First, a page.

As he immersed himself deeply in the life of prayer, his missionary zeal grew. The contemplative and the active in him interacted vigorously and shaped him into the dynamo that he was. Two desires grew ardently and urgently in his heart: he wanted to work for the reunification of the divided Christians in Germany and the propagation of the kingdom of Christ in the mission lands. These aspirations finally moved Fr. Janssen to give up his teaching position.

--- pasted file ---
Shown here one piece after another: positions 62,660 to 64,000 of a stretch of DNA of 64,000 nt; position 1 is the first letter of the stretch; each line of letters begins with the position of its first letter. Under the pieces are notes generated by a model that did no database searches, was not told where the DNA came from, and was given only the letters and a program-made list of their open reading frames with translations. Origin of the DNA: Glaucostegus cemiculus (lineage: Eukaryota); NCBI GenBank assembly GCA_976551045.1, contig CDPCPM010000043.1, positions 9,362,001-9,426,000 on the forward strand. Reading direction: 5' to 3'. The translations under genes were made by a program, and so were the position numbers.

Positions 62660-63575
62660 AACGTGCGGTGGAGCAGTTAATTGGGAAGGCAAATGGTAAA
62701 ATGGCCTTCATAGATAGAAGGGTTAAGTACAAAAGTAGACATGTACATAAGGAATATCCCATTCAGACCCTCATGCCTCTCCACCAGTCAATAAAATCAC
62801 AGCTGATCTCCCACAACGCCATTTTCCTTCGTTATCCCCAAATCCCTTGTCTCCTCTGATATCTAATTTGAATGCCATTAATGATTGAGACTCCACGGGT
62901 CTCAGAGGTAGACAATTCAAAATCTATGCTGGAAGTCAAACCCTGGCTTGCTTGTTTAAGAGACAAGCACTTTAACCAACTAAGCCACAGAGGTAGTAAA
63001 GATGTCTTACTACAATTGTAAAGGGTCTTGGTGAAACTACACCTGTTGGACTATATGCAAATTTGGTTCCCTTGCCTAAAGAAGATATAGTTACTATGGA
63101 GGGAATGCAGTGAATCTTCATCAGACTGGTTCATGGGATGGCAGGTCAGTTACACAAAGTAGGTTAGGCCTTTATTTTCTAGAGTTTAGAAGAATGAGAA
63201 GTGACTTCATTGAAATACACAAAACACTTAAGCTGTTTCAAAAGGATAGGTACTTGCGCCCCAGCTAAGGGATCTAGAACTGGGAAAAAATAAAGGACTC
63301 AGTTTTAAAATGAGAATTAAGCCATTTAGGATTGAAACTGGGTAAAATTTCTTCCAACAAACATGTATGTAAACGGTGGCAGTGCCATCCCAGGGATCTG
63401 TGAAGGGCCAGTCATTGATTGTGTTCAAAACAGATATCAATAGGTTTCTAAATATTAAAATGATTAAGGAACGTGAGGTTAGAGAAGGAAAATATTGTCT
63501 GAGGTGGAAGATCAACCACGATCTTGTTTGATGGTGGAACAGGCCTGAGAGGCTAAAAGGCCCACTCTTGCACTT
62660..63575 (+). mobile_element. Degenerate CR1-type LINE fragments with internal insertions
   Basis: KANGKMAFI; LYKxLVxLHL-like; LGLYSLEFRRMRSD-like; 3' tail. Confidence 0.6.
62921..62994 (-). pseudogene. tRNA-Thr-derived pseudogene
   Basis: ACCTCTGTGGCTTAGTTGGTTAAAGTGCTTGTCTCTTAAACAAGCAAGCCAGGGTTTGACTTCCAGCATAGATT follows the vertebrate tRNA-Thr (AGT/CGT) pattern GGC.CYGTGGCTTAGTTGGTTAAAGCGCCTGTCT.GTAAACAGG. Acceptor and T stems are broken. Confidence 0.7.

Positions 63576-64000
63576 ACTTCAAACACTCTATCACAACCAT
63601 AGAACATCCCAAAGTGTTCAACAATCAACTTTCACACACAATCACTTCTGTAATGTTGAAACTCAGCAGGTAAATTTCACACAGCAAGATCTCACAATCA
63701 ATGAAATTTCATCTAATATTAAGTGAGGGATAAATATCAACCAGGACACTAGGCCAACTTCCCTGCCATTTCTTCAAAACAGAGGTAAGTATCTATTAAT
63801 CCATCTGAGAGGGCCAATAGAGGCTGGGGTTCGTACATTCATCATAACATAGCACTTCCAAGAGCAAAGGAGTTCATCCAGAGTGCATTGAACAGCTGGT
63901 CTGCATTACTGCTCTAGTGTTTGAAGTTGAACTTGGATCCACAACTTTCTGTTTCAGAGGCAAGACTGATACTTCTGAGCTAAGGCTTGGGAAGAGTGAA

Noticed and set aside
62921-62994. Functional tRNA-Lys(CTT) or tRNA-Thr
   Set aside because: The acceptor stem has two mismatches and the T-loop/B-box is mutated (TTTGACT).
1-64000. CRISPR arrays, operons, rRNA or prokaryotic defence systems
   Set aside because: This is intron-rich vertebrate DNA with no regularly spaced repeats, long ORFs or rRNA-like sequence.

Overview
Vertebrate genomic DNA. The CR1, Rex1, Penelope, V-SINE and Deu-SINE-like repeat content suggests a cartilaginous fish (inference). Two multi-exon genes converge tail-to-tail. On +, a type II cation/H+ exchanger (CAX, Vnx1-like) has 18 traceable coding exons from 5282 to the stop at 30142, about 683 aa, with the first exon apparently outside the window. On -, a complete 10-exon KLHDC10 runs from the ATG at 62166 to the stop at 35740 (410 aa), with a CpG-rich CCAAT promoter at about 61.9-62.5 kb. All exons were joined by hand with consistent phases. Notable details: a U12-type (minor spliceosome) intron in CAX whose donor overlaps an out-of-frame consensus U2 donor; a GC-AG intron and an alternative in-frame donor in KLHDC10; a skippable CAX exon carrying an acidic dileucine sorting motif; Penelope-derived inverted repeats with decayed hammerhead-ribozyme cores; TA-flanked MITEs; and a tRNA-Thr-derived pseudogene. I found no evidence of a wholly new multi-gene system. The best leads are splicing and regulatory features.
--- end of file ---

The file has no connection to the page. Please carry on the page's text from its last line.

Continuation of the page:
At this time, Germany was torn by political storm and strife, a period of dictatorial leadership historians call the Kulturkampf. It was a time of cold rationalization, of autocratic compulsion, of deification of the state. In May 1873, the Prussian state passed laws affecting the whole religious structure. It became a criminal offense for any priest to exercise his priestly functions without authorization from civil power. Seminarians were declared subject to military service. Subsequently, fines and taxes were collected. Prison sentences were meted out. Bishops and priests were thrown into prison. Those were times that tried the church and in many ways cleansed her soul in the fires of struggle. Those times had a strong impact on Fr. Janssen and like many churchmen at that period he came out purified and burning with new fire. The power that he saw rise into the heights of evil led him to seek the good in the depths of total service for God and man. He recognized the power of authority in the humble service to broken man.